Success of Addicts Doing Treatment, Not Time, Questioned

Times Staff Writer

Two years after implementation, the jury is still very much out in Ventura County over whether a voter-approved diversion program for nonviolent drug offenders is a success.

Under the provisions of Proposition 36, just over 4,000 county drug offenders have been referred to drug treatment and supervision rather than being sent to jail.

Of those, 280 have completed required therapy sessions and are considered drug free. But is a 7% success rate good enough?

Yes, say the county alcohol and drug administrators who run the $2.5-million program.

It will take time to work out kinks that could be impeding a higher number of graduates, said county Behavioral Health Director Linda Shulman in a briefing to the Board of Supervisors on Nov. 1.

Since the program got off the ground two years ago, various agencies have been struggling with confidentiality rules and improving communication, she said.

Proposition 36, which California voters approved in November 2000, permits first- and second-time, nonviolent offenders convicted of simple drug possession to receive substance abuse treatment instead of incarceration.

Shulman said it is also important to recognize they are addressing a problem -- drug addiction, often aggravated by alcoholism or mental illness -- in which relapse is common.

While the number of graduates is relatively low, about 40% of those referred are making progress in beating their addiction, Shulman said.

"It is working. We've had successful graduates, and we are meeting statewide averages," she said. "It may not be working for 100% of them, but if it is working for 40% of them, that is 40% who are no longer doing drugs and no longer are a cost to our prison system."

However, Dist. Atty. Greg Totten and Sheriff Bob Brooks have been openly critical. They say the diversion rules are lax and tracking of offenders is insufficient.

Administrators need to better track how many participants have been convicted of a new criminal offense while enrolled and maintain a breakdown of the crimes they have committed, said Chief Deputy Dist. Atty. Michael Frawley.

The county also should be reporting how many people are dropped from the program because they have used up the three chances, or strikes, allowed under the law, Frawley said.

"We have had people who tested dirty 10 or more times before they are brought to the attention of the court," he said. "They are out in the streets and using a lot."

Brooks suggested that recent spikes in property crimes in Ventura could be attributed to the new law. But Shulman and others dispute that, saying the correlation is unclear.

Statewide, counties have responded favorably to the effects of Proposition 36, said Steve Szalay, executive director of the California State Assn. of Counties.

Counties are treating more people than expected and are discovering that many have additional problems, such as mental illness or lack of job training, that stand in the way of recovery, Szalay said.

But overall, drug offenders are getting the treatment they need and are staying out of jail, he said.

"We think it's been a success," he said. "Given the structure put forth in the initiative, it's done quite well."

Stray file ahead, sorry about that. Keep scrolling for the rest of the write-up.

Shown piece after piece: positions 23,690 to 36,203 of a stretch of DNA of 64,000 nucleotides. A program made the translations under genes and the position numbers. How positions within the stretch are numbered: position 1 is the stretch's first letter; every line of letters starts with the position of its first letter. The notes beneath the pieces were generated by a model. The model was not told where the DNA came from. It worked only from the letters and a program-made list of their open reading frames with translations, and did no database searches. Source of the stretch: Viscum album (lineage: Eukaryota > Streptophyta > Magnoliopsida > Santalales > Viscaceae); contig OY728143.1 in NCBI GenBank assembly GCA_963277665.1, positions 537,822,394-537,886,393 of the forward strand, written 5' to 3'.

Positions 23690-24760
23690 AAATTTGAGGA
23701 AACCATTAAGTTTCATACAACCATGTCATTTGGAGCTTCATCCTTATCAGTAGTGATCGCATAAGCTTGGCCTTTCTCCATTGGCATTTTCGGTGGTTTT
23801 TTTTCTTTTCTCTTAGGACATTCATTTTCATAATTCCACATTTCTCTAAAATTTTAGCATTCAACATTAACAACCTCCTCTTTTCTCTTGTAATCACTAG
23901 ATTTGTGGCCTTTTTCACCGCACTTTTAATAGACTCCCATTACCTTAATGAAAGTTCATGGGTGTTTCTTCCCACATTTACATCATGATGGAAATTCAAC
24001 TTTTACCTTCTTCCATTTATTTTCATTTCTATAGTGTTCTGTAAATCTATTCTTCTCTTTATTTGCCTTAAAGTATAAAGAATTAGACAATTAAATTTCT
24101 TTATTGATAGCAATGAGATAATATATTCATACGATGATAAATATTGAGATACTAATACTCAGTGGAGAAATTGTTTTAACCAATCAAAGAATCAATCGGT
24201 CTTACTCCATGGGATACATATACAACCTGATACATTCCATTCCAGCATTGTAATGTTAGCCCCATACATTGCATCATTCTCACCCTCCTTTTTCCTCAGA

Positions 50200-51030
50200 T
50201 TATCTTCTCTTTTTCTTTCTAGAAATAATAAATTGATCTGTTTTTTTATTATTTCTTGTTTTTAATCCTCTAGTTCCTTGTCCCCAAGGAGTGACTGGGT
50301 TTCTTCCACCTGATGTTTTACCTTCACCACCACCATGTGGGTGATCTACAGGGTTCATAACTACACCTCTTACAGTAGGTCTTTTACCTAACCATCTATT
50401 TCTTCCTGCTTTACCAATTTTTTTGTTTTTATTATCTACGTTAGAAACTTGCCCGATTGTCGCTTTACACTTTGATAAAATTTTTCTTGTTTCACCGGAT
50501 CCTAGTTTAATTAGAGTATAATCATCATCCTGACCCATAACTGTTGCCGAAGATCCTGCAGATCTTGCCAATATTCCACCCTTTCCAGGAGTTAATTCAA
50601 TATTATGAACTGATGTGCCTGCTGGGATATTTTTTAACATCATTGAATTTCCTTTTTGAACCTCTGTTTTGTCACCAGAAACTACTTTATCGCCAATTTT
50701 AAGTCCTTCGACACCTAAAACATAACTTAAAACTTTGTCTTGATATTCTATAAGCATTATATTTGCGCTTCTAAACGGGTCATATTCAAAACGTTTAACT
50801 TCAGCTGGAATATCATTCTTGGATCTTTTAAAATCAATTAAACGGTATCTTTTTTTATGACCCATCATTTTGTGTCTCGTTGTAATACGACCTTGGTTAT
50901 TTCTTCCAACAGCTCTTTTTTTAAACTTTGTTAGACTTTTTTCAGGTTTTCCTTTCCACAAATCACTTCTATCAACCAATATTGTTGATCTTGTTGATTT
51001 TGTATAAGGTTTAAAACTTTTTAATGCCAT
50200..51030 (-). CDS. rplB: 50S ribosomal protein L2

Though the initiative mandates that counties provide drug treatment, state funding is available only through 2006. UCLA researchers are conducting a five-year evaluation of the program, including potential cost savings.

In Ventura County, nonviolent drug offenders are referred to a Proposition 36 courtroom. Each morning, a legal team meets with Judge Barry Klopfer to determine the best course of treatment for each defendant.

The team is made up of a prosecutor, public defender, probation official and treatment provider. Klopfer, who helped Ventura County start its own drug court several years ago, said the collaborative approach helps him decide who really is interested in getting help and what kind of services they need.

"That part has been a tremendous success," Klopfer said. "We are much more able to make use of what has been learned about the individual and their performance, to differentiate between those struggling but working on it and those who simply are not interested."

The problem with the law is that it treats everyone as though they are equally motivated to change, the judge said.

That means that even if it is clear that someone is only going through the motions, Klopfer must still give the offender three chances before terminating probation.

Some mechanisms to measure an offender's readiness to kick addiction would help keep out those who really don't want treatment, Klopfer said. And in an era of tight budgets, that might make sense, he said.

"I want to provide treatment where the taxpayers, the citizens, are going to get the most for their money," the judge said. "If you want to call that cherry-picking, go ahead. But we make those judgments in our lives every day."

Shannon Corpuz, 35, agreed that motivation is crucial.

Corpuz, a Ventura painter, told Ventura County supervisors that, when he was first referred to the program for abusing methamphetamine, he didn't think he had anything to learn.

After completing 12 months of treatment, he was drug-free for the first time in 12 years and has remained so for two years, he said.

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